Belgium Events 2016
These are the 2016 events of the OWASP Belgium Chapter.
- 1 Previous Meeting (18 October 2016) in Ghent
- 2 Previous Meeting (8 September 2016) in Zaventem
- 3 Previous Meeting (23 May 2016) in Mechelen
- 4 Previous Meeting (8 March 2016) in Leuven
Previous Meeting (18 October 2016) in Ghent
Tuesday 18 October 2016
Hosted at UGent
Faculteit Ingenieurswetenschappen en Architectuur
Jozef Plateaustraat 22
- 18h15 - 19h00: Welcome & sandwiches
- 19h00 - 19h10: OWASP Update
- 19h15 - 19h45: Find and fix software security problems… wait, do not make security mistakes in the first place! (by Matias Madou)
- Abstract: Today, companies do not have a shortage of known security problems in their solutions. Tools and people point out numerous software security problems that eventually should be fixed. So how do organizations deal with all these issues? What is the most effective way to get issues fixed? For companies taking security serious, the question is no longer “How many problems can you find?”, but the real question is “How many security issues can you fix or prevent developers from making?” In this session, we explore different routes on how to find and fix security issues, or prevent making them in the first place.
- Bio: Matias is the founder of Sensei Security, a software security startup building solutions to effectively fix and prevent security problems in software. Matias has over a decade of hands-on software security experience ranging from the research to improve existing solutions to scoping and building new solutions. A dozen patents and a bunch of papers are the result of his research that eventually led to a hand full of commercial products.
- 19h45 - 19h55: Break
- 19h55 - 20h30: Exploit mitigation using Multi-Variant Execution (by Stijn Volckaert)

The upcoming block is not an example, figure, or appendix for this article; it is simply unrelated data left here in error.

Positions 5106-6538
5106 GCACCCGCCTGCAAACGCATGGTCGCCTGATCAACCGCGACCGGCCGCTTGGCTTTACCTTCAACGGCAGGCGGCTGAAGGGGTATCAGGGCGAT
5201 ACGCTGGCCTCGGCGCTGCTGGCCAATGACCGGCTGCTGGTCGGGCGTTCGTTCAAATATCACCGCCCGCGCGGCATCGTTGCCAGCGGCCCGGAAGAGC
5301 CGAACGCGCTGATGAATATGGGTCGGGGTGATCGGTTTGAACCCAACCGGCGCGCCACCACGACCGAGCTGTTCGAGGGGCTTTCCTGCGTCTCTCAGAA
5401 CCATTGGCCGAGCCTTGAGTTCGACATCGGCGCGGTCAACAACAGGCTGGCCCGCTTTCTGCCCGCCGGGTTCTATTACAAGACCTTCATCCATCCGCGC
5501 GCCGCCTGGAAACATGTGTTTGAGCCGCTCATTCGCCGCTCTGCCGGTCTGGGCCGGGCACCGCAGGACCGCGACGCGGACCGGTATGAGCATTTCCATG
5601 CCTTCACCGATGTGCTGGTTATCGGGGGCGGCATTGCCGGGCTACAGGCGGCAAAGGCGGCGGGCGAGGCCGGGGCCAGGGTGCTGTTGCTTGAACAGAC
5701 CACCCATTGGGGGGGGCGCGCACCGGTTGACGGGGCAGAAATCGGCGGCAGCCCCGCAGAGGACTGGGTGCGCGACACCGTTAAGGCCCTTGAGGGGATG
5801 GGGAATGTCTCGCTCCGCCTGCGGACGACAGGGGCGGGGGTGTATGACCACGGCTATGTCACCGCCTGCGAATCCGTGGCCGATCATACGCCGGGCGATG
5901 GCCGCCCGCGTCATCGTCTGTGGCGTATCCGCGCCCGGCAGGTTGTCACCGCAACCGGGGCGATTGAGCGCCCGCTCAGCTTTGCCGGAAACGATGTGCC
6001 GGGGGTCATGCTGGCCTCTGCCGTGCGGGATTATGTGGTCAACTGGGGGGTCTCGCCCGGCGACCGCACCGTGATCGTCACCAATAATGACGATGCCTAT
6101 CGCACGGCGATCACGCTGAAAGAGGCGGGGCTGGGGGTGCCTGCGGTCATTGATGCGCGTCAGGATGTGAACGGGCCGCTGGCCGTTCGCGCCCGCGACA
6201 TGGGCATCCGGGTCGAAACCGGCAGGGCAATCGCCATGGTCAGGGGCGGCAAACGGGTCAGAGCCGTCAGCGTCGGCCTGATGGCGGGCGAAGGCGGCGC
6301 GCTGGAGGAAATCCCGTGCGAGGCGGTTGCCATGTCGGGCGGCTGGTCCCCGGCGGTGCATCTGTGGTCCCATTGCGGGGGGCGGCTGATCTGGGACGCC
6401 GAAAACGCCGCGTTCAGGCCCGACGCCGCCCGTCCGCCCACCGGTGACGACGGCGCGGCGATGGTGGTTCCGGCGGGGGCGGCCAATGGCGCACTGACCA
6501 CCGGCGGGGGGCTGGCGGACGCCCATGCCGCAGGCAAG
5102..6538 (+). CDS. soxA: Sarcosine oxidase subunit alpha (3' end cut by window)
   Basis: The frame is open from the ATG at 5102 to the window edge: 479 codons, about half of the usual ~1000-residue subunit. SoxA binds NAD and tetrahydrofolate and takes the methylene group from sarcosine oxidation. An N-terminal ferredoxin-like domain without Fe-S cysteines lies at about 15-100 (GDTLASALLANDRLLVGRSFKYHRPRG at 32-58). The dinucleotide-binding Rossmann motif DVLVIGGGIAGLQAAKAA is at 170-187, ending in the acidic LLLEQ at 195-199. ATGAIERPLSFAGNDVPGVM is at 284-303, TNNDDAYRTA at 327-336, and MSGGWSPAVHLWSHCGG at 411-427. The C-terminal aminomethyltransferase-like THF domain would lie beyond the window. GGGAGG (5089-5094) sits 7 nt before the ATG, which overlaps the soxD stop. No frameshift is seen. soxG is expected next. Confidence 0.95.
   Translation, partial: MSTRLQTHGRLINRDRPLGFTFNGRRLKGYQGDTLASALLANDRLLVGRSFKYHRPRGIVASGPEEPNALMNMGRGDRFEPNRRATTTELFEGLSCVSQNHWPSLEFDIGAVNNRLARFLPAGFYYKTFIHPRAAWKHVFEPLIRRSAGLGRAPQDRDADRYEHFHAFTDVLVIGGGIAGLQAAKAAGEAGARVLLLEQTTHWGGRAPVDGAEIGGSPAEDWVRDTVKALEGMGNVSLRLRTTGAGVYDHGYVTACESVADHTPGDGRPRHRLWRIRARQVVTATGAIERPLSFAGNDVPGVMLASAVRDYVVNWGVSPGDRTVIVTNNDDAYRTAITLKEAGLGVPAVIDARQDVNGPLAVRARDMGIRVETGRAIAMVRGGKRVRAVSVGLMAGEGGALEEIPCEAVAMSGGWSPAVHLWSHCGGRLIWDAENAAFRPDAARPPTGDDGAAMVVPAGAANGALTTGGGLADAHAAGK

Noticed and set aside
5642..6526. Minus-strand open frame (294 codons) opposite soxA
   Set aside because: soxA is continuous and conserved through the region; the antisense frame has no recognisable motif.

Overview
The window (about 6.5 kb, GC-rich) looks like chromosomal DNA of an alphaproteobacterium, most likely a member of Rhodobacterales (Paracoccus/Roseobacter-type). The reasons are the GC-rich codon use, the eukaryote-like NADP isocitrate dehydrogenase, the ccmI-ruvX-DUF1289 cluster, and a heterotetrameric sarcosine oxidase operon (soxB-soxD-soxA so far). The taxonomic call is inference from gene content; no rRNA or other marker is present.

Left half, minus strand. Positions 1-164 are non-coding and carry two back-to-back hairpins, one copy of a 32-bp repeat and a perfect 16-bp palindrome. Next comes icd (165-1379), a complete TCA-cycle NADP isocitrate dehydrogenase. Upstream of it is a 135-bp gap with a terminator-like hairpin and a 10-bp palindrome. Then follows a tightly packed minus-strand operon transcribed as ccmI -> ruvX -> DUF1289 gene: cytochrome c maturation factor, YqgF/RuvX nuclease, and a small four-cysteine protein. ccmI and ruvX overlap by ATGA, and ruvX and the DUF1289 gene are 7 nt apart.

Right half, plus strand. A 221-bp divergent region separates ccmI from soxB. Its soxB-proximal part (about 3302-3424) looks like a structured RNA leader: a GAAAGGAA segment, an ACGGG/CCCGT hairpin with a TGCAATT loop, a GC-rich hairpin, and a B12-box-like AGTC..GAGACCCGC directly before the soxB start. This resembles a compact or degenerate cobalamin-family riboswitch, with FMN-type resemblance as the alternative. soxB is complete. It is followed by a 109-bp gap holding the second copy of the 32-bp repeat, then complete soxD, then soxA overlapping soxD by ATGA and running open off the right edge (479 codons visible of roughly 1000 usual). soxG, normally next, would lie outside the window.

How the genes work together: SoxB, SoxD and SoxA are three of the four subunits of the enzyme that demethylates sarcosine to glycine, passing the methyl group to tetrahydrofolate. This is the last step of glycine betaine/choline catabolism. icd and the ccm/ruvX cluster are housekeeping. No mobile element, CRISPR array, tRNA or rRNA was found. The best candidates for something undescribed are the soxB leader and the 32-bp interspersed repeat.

- Abstract: Software we rely on every day is riddled with security vulnerabilities that can be exploited to crash, extract data, or seize control of computer systems. Current exploit mitigations do not seem to suffice to remedy this situation because hackers can circumvent them with relative ease. In this talk, I will present GHUMVEE, a state-of-the-art Multi-Variant Execution framework that was developed at Ghent University. GHUMVEE can amplify the effectiveness of other exploit mitigations and enable them to detect and block zero-day attacks. The idea is to create multiple diversified replicas of a vulnerable program and to execute these replicas in parallel on the same inputs while simultaneously monitoring their behavior. The program replicas are functionally equivalent under normal circumstances but behave differently when attacked. GHUMVEE detects this behavioral difference using a monitor. In the talk, I will discuss GHUMVEE’s design and implementation, as well as some of the follow-up research sponsored by the Defense Advanced Research Projects Agency (DARPA) in the USA.
- Bio: Stijn is a Postdoctoral Scholar in Prof. Michael Franz’ research group at the University of California, Irvine. He received his Ph.D. from Ghent University in 2015, under the supervision of Prof. Bjorn De Sutter and Prof. Koen De Bosschere. His research interests include systems security, reliability, and compilation. He is the recipient of the 2016 IBM Innovation Award (awarded by the F.W.O) for his PhD thesis on the topic of Multi-Variant Execution.
- 20h30 - 20h40: Break
- 20h40 - 21h15: ASPIRE: Advanced Software Protection: Integration, Research, and Exploitation (by Bjorn De Sutter)
- Abstract: ASPIRE is a three year European FP7 research project on software protection to mitigate Man-at-the-End attacks on native code libraries on mobile systems. Together with Nagravision, Gemalto, and SafeNet, world leaders in their respective security markets, four academic institutes aim for developing layered, but software-only protection techniques that can protect the assets embedded in mobile apps of content, software and service providers as well as can be achieved with custom hardware-based protections such as smart cards and dongles. The project also aims for developing a quantitative evaluation methodology to assess the value of combinations of protections, and decision support to aid users of the ASPIRE protection framework. ASPIRE ends in October 2016, so this talk will present a preview off the final project results.